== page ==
EPA Proposed Regulation on Dental Amalgam Separation Could Cause Burden on Local Treatment Systems

The Environmental Protection Agency is having an open comment period until December 22nd, to allow individuals and organizations to respond to proposed new regulation of discharge of dental amalgam into publicly owned treatment works (POTWs) as part of the Clean Water Act. The regulation would classify dentists as an “industrial user” under part 23, which would require additional pretreatment measures that could be burdensome to locals due to the increased oversight requirements in this category. Michigan already has an amalgam separation law on the books, but this new provision would place dentists into a category (industrial user) that the DEQ does not have authorization over in order to modify the federal requirement to better align with the existing state law. If you would like to read about this issue further and/or submit comments, click here.

Summer Minnick is the Director of Policy Initiatives and Federal Affairs. She can be reached at 517-908-0301 or sminnick@mml.org.

EPA Extends Deadline to Submit Comments on Greenhouse Gas Emissions for Power Plants

The Environmental Protection Agency has extended the deadline to submit comments on the proposed plan to regulate greenhouse gas emissions for existing power plants to December 1st, from October 16th.

Click here to access additional information on the proposal and to submit comments.

Summer Minnick is the Director of Policy Initiatives and Federal Affairs. She can be reached at 517-908-0301 or sminnick@mml.org.

Webinar This Thursday on EPA’s proposed rule to regulate greenhouse gas emissions under Clean Air Act

This Thursday, September 18th from 1-2 pm the State and Local Legal Center will be hosting a webinar on the legal issues raised by EPA’s proposed rule to reduce greenhouse gas emissions from existing power plants. This webinar will be particularly helpful to those who are in the process of drafting comments, which are due on Oct. 16. There is no pre-registration for the webinar; simply click here at the appropriate time and sign in as a guest.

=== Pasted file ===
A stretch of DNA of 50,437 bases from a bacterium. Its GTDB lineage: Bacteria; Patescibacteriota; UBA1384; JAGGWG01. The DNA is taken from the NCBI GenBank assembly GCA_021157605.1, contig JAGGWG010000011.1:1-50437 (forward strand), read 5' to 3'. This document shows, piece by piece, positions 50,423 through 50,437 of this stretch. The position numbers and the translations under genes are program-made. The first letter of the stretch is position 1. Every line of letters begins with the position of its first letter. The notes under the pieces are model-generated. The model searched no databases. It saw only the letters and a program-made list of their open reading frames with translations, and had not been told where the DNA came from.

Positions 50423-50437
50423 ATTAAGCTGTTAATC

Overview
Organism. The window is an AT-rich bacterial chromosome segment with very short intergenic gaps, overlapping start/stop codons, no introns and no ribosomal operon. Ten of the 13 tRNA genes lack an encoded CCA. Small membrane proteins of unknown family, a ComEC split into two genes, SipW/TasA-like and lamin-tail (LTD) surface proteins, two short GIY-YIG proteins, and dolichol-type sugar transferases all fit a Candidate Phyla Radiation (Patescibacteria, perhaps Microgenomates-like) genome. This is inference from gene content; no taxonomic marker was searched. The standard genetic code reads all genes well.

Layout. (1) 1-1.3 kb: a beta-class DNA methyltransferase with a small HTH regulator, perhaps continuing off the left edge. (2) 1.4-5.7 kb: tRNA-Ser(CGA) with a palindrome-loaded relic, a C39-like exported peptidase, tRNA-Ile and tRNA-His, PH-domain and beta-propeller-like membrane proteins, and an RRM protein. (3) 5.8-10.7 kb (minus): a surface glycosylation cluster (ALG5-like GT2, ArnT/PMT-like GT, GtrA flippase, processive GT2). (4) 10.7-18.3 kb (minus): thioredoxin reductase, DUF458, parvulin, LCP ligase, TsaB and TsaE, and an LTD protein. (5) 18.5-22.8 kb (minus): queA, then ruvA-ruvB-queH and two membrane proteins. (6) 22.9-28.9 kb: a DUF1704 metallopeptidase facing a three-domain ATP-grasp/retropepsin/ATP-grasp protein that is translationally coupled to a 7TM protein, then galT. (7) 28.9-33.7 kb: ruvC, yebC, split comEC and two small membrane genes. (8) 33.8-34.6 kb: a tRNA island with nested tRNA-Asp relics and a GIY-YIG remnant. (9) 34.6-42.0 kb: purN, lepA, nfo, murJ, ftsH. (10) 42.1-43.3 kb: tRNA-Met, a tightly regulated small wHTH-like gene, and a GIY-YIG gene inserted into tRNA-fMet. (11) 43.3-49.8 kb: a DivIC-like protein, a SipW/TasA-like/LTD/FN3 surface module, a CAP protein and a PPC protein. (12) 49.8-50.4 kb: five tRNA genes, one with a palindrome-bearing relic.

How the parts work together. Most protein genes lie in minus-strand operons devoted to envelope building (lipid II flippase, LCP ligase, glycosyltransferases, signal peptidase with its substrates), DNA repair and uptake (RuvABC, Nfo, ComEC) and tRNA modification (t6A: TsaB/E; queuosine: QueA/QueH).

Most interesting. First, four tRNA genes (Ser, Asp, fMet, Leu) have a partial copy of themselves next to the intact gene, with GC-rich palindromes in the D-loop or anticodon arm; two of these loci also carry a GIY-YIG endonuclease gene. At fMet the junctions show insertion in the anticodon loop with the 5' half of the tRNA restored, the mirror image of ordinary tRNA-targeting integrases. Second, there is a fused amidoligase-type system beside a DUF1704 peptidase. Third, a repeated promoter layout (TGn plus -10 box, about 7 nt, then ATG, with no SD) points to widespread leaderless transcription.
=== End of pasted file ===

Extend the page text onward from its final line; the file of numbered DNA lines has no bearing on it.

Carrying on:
EPA has invited comment on a number of issues that may have legal implications for states. Given the compliance obligations this rule will create for states, the National Governors Association has worked with the SLLC to develop a presentation that will provide states with an opportunity to explore topics that will most directly affect them. Some of these topics will be addressed in the webinar and include:

o   State-level considerations for regional compliance and a legal roadmap for how states could join together to develop a regional consortium to reduce greenhouse gas emissions.

o   Whether states can legally adopt multiple approaches to reducing carbon emissions, including approaches that are rate based, mass based, market based, or some combination of those three.

o   The authority for states to implement approaches outside of reductions at individual power plants (regardless of the legal interpretation at the federal level), or whether states need internal authority to reduce greenhouse gas emissions through other measures like regional agreements or the implementation of energy efficiency measures through 111(d).

o   The ability of states to adjust the specific percentage by which they must reduce their carbon emissions by 2030.

Roger Martella,, a former General Counsel for the EPA and current partner with the law firm of Sidley Austin, will lead the discussion and answer questions.

Summer Minnick is the Director of Policy Initiatives and Federal Affairs. She can be reached at 517-908-0301 or sminnick@mml.org.

Senate Takes Testimony on Provisions of Certain Utility Service Contracts

Senate Local Government Committee took testimony yesterday on SB 687 sponsored by Senator Darwin Booher (R-Evart). This bill would regulate the provision of utility services (water, sanitary sewers, wastewater treatment, or electricity) provided by certain municipalities to other municipalities. It would prohibit a municipality providing utility service to another municipality from terminating the service, or refusing to renew the existing contract for the service, for any reason other than a lack of physical ability to continue providing that service.

This bill was introduced because of a situation in Senator Booher’s district involving the City of Cadillac and 4 surrounding townships. Cadillac City Manager Marcus Peccia did a terrific job testifying on behalf of the League. He expressed not only the concerns of Cadillac and their specific situation, but also the statewide implications this legislation could have.